first_img Published on May 7, 2015 at 9:23 am Facebook Twitter Google+ Emmanuel Kollie was trained to find home on his own if violence broke out.At 11 years old, he walked three miles from his house in Daloa, Ivory Coast to visit his sister, Rose. It was 9 in the morning on a scorching hot Thursday, and people gathered in the streets to exchange goods.That’s when Kollie heard gunshots for the first time. He started shivering and thought he was going to die. Masses of people began running, even police officers, and Kollie followed suit.He ran the entire three miles back to his mother, Lucy Johnson. She told him to go to his aunt’s, since her house was where the family normally gathered. Kollie ran another six or seven miles, and laid flat on the floor for three or four hours.“You can’t be idiotic and stand up because you might get shot,” he said.AdvertisementThis is placeholder text**Kollie traveled a lot, mostly just to stay alive.That included stops in Liberia, Ivory Coast and Guinea before moving to the United States in 2005. He’s spent time in Philadelphia, a junior college in Colorado and now Syracuse, where he’s played soccer the past two seasons and will earn his Bachelor’s Degree from this weekend. And while his mother died in February from diabetes, what she taught him through a rocky childhood inspires him to eventually return home.Despite the struggles, he’s done it all with a vibrant personality and embraces his heritage — something his mother instilled in him. He doesn’t regret anything about growing up in Africa, and knows he can make strides now because of what he’s already survived.“If you haven’t been through hell and hot water,” he said. “…you don’t know what it takes.”**Kollie doesn’t remember many specifics from the first six years of his life in Liberia, but has heard stories of the struggle.He talks about how local businesses would last less than two days before being ransacked by rebel forces. He discusses his mother refusing to eat the small amount of food she’d accumulated just so her kids could. He uses the metaphor “the country never sleeps,” because it literally couldn’t afford to.But Kollie remained carefree. His love for soccer was forged in Liberia, where he’d play on dirt fields without shoes. It was then that his father gave him the name he’s now called by, Gogo.“You put him down when he was much, much younger and before you look, he’s somewhere else,” Rose said, chuckling. “He’s just going around the place.”After moving to Ivory Coast, Gogo and his friends made makeshift soccer fields wherever they could find space. The fields were 20 meters wide and long and miniature goals served as nets. Gogo couldn’t afford cleats — it wasn’t until he was 14 that a friend gave him his first pair — and either played barefoot or in sandals that closely resembled Crocs.The Kollies didn’t have a kitchen and had only an outdoor bathroom. Gogo was sometimes sent home from school because his mother hadn’t paid the proper tuition. Still, he said it was a time in his childhood he actually enjoyed.But on top of that, there was the violence.Rebels would come into the town and brainwash kids, handing teenagers guns and forcing them to kill people. To escape it, the Kollies went back to Liberia for a month until another round of ceasefire in November 2002.The same evening, the Kollies began walking to the border of Guinea. The walk took two days. Rebel forces would shoot at people who tried to drive.“I don’t know how many kilometers it is, but it’s legit,” Gogo said.In Guinea, Rose said the United Nations bought a plot of land and cut down trees to make room for tents for refugee families. Up to 25 families lived in one tent, there were no mattresses and candles were the only source of light at night.But after two or three years, they got their chance to leave.**When Gogo’s Aunt Eva sent for the Kollies from the U.S., a series of questions had to be answered. Date of birth, exact relation and available housing, among others, all had to be confirmed before Gogo, his nephew, Rose and their mother came over.They flew into John F. Kennedy Airport at night in 2005, and Gogo’s vision of America was coming to fruition.“I think the government purposely do this, they bring you to the country at night so you can see all the lights and stuff,” Gogo said. “When you see light, you’re like, ‘Yes!’”After not leaving his temporary New York City hotel for a week, Gogo moved to Philadelphia. The first morning he woke up, he questioned if he was still in the U.S. since the place was so dirty.And at school, it didn’t get any more glamorous. Gogo was made fun of for talking like a typewriter. He was afraid to talk in class because of his accent. There even came a time that he resented his culture.At John Bartram (Pennsylvania) High School, there were three metal detectors. Kids carried guns and knives to school and would fight on Fridays. One day, Gogo was being pressed so hard that he put a kid in a headlock and started punching him.But when John Dunlop, the head coach at Father Judge (Pennsylvania) High School, noticed Gogo through the nearby Starfunder non-profit organization that helped kids with education through soccer, Gogo got his big break.Dunlop said the Kollie’s house was the size of a garage and that they literally had no money. Dunlop knew Gogo’s mother worked as a maid, and thought he deserved a better chance. Father Judge’s tuition was $5,000 but the Kollies couldn’t afford that. So on top of the financial aid the school provided him, Gogo’s club coach, Paul Ferreira, paid for the rest and Gogo attended high school for free.In the hallways, he wore what Dunlop called goofy red and yellow reading glasses and kids would scream “Gogo, Gogo!” within two weeks of him enrolling. Gogo could be his extroverted self since he didn’t have any girls to impress at the all-boys school. On the field, he earned first-team All-Catholic League and first-team all-state honors.“He was electrifying,” Dunlop said. “If you don’t know him, you have no idea who this kid is and what he’s been through. And then when you find out everything, it’s like amazing.”After high school, Gogo attended Otero (Colorado) Junior College for three years. He was homesick, not eating the right food and stressed out living on his own for the first time. But it proved he could sustain himself, and an opportunity to move back east eventually opened up.Nick Bibbs, Gogo’s friend and a former SU midfielder, suggested that former Orange assistant coach Mike Miller give Gogo a look. Miller saw raw talent that could be developed in a structured environment, gave Gogo a chance and he joined Syracuse before the 2013 season.But in his first year with the Orange, Gogo’s flashy, individual play struggled to adapt to head coach Ian McIntyre’s desired style. He made up excuses for missing practices and played only five games in 2013. And in his second season, a knee injury prevented Gogo from even dressing for a single game.“Everything happens for a reason, like I don’t regret me being in Syracuse,” Gogo said. “After going through all this, it makes me a different person.”**It was 7 a.m. on Feb. 10 and Gogo was woken up by a call from his sister, Nancy. He didn’t pick up, but when she called again and he heard his aunt’s tears on the other end, Gogo knew his mother had passed.She had been in the hospital for almost two months, even spending some time in a coma. Gogo would sit in her hospital room over winter break and talk to her, even though he knew she couldn’t respond.He was never emotional about his mother’s death because he couldn’t believe it. But over spring break at the funeral was when it really hit him and to this day, whenever Gogo’s tired, he says he’ll dream of his mother five or six times if he falls asleep.Though she’s gone, he carries what she taught him toward his future, a future that he never envisioned including college.“What he’s had to overcome to get where he is now is remarkable,” Miller said. “The fact that he’s going to leave with a Syracuse degree is unbelievable.”Time after time, Gogo emphasizes how he’s proud of his roots and never regrets being born into struggle.“If you don’t know where you came from, you don’t know where you’re going.”Gogo rattles off the saying, among other quotes his mother would tell him. It inspires him to return home one day to create a non-profit organization for kids that educates them through soccer, a game that was introduced to him in Liberia and has guided him since.Sitting on the couch in his South Campus apartment, 10 days from graduation, he’s quick to point out a player on his team in FIFA. It’s George Weah, the only Liberian-born player to be named FIFA World Player of the Year.He has finished icing his knee after a workout in the hot sun, more than 4,600 miles from where he was born. He leans back, extends his arm and taps his knuckles to the Liberian flag hanging on his wall.“This is me, this is who I am. My mom had a great impact on my life with that,” he said. “The fact that she gone, I can sustain myself, I can do better stuff with my life.” Commentslast_img read more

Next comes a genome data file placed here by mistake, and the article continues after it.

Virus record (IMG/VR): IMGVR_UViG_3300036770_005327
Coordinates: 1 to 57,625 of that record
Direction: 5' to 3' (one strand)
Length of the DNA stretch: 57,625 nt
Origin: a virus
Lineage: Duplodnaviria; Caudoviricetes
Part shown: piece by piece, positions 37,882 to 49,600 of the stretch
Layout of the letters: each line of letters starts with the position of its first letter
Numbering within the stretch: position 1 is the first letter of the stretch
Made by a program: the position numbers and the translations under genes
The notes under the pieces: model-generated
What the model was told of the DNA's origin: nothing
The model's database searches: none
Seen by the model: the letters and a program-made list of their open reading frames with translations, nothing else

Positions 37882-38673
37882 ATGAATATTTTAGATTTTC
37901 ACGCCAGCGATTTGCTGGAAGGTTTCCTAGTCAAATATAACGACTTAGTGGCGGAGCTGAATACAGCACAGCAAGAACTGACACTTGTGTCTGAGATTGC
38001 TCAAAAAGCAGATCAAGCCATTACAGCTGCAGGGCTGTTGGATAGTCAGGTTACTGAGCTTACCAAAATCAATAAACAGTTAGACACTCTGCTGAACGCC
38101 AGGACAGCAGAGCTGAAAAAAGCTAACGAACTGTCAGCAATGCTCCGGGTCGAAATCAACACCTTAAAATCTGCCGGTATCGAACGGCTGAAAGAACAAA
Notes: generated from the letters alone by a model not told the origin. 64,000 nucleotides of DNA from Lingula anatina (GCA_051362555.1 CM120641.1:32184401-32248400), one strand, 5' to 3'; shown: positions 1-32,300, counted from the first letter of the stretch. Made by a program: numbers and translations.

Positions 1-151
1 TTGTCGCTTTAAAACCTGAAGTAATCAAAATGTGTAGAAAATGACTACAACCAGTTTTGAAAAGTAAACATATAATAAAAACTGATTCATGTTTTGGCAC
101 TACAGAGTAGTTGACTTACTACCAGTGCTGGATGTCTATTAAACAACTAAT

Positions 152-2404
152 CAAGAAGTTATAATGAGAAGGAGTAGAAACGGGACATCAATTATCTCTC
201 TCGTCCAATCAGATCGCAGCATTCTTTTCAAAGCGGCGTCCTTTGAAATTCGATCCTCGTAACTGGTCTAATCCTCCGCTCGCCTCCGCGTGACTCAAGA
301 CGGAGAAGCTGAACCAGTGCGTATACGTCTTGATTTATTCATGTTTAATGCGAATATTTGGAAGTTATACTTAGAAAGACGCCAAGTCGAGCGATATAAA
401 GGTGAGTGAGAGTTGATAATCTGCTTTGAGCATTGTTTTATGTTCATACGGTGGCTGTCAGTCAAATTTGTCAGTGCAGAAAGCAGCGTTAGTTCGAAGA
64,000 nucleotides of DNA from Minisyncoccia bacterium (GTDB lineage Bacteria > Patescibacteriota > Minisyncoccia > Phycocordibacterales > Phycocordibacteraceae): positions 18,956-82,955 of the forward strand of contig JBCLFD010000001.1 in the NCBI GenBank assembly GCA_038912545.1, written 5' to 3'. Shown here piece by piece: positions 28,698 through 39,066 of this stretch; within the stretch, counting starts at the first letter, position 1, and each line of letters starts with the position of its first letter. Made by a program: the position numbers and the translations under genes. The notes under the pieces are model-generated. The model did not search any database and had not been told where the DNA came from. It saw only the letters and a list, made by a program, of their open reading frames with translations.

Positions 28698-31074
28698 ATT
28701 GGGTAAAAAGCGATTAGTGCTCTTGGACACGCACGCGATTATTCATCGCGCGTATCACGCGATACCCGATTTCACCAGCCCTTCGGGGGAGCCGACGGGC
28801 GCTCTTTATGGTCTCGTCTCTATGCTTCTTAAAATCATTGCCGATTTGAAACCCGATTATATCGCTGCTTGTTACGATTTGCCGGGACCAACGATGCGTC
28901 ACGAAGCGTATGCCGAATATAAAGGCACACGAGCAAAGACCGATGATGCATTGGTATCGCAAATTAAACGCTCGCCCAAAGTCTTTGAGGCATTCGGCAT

After giving up early lead, Brewers bested by Braves